Half the Area of a
Triangle:

A Line Parallel to the
Base

By

This
is an investigation of the area of a triangle. This investigation shows the actual line that cuts the
triangle as well as some of the polygons that are created with the parallel
segment that was constructed.

Given
any triangle, construct a line parallel to the base and show that it cuts the
area of the triangle into one half the area of the triangle. This is done in figure 1 below.

Initially, this exercise
started as an analysis of this problem. Let us first look at the more obvious
division of the triangle.

Take a triangle and find the midpoint of two of the sides. Connect the two midpoints; notice that this is a segment that is parallel to the third side.

Figure 1

This makes ADE equal to 1/4
the area of ABC. This is not what
we are looking for. In order to
divide the triangle into two equal areas the construction of the parallel line
(in the above case is DE) is handled differently.

Let
us look at finding the method to find 1/2 the area of ABC. 1tri.gsp

1.
construct CBÕ=CB

2.
connect BBÕ

3.
construct midpoint M

4.
construct circle with
radius BM

5.
identify point N

6.
construct NP parallel to
AB

7.
construct PQ parallel to
CB through point P

Hide the construction lines and you are left with the following:

It may be interesting
before this triangle is divided into several polygons; we first take a look at
the different ratios that result from the two similar triangles.

Let us look at some of
the ratios:

If the parallel segment that divides the triangle into
two equal areas is drawn for each base, a smaller triangle is formed.

A. What is the ratio of the area of the
small triangle to the original triangle? Interiortri.gsp

Notice when the triangle has all 3 bisecting lines there is a
small triangle formed in the interior of the triangle. Of course, we know that this triangle
is a similar triangle to the larger triangle but what would we expect to find in
the ratios of their areas?

__Area of the interior __ = .0144

Area of the larger triangle

(note: GSP rounds to .01)

Is
this what you expected?

The information about the interior triangle did not provide as
much information I would have liked so it may be important to look
further.

B.
What is the ratio of the larger triangle to the new smaller triangle?

Notice when the triangle has all 2 bisecting lines there is a
similar triangle that is formed.
The areas of each of the two similar triangles are compared to the
larger triangle.

__Area of smaller triangle __ = .1714

Area of the larger triangle

(note: GSP rounds to .17)

This area is greater than 1/6 and less than 1/5.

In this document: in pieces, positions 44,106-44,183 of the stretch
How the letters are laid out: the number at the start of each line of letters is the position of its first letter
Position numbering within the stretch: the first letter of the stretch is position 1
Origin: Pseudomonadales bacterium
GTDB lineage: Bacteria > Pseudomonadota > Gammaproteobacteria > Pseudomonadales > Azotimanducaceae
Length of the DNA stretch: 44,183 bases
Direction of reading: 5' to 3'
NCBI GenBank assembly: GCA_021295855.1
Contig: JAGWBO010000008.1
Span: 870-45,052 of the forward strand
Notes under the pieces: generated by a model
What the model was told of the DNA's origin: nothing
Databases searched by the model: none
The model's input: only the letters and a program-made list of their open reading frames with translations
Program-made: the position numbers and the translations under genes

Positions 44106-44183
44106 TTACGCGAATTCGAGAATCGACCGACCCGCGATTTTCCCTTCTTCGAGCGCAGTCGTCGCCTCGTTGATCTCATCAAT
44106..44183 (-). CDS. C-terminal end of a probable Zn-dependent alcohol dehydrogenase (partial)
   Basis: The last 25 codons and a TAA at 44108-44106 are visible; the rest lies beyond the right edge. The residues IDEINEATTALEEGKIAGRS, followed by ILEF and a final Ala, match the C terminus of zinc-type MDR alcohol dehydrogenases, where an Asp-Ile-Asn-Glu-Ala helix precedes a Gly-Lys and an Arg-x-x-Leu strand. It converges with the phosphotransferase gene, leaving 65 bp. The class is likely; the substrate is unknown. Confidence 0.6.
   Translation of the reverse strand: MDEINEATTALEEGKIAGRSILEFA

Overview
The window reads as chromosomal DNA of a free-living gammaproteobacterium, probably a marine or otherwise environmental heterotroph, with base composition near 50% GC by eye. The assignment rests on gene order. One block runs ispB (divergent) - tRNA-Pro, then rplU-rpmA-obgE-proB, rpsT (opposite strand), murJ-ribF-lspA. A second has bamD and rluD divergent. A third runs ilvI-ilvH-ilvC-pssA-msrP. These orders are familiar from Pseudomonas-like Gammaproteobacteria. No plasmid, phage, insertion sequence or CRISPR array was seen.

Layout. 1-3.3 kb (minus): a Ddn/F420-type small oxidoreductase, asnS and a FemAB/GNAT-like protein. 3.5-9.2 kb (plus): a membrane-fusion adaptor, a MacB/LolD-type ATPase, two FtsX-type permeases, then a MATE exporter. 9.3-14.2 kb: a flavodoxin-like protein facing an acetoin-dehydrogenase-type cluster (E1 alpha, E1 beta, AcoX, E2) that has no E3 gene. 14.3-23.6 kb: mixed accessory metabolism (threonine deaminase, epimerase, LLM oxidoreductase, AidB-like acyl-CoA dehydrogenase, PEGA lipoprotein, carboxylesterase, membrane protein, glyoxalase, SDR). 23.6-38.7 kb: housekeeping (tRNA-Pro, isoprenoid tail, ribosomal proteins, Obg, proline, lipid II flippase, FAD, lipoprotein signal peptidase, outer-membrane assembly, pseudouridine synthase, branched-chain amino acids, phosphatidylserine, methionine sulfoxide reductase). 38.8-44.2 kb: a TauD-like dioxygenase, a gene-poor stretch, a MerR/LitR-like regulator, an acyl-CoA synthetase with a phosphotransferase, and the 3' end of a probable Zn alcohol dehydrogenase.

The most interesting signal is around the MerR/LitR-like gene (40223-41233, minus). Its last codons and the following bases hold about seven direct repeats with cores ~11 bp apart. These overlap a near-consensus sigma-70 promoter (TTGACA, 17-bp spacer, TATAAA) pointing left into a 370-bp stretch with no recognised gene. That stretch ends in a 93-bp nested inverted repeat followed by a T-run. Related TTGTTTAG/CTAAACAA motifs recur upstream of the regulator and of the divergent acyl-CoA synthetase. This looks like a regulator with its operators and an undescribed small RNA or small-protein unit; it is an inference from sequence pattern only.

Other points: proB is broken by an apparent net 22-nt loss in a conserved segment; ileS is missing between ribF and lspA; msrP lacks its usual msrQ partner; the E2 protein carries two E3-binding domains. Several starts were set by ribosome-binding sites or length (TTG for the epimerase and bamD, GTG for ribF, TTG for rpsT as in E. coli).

* I would have imaged that this area would
be about 1/6 ^{th} of the triangle*.

B-2.
Should we take a look at the three triangles in relationship to each
other?

Notice that these three triangles are all similar to each other. Of course at this point one could then
compare all the sides with each other.

The following shows the three triangles and their respective ratios for
comparison.

It is interesting to view these three triangles in relationship to each
other. If you go to the GSP
drawing you can observe that they change relative to their external triangles.

C. Prove that the measure of the three shaded areas in
each of the figures below are the same.
In each figure what is the ratio of the area of one of the regions to
the area of the original triangle?

What
is the ratio of the area of the three shaded areas to the original
triangle? 3trapezoids.gsp

Notice when the triangle has all 3 bisecting lines (as before)
there are 3 trapezoids formed. The
areas of each of the trapezoids are equal and are compared to the larger
triangle.

__Area of one trapezoid __= .1566

Area of the larger triangle

(note: GSP rounds to .16)

If
all three trapezoids are combined there areas = .4698

(note: GSP rounds to .48).

This
is almost half the triangle. *That makes sense!*

What is the ratio of the area of the three shaded
parallelograms to the original triangle?
3parall.gsp

__ __

__Area of one parallelogram __ = .1714

Area of the larger triangle

(note: GSP rounds to .17)

If
all three trapezoids are combined there areas = .5142

(note: GSP rounds to .51).

This
is a bit more than half the triangle.

*That makes sense, as well!*

The
only missing piece is the little triangle in the middle. All in all it would be safe to assume
that the 3 trapezoids areas together are a little less than the 3
parallelograms areas together.
Take a look at the 6 parallelograms

*Conclusion **(maybe)?*

* *

It might be safe to say that there are many more comparisons that
can be done with the triangle.
Bisecting the area and comparing similar triangles only leads to other
comparisons that can be done. What
about the midpoints of each of the compared triangles? What about the Euler
lines; and so on. What happens
when the triangle is obtuse? Can these same comparisons be done?

So it is my belief that this investigation
can be and should be continued beyond the similar triangles that have been
revealed. This also lends itself
to a great project that can be and should be investigated in the classroom.

It is
said that

**Curiosity
Killed the Cat!**

**Satisfaction
Brought Her Back!**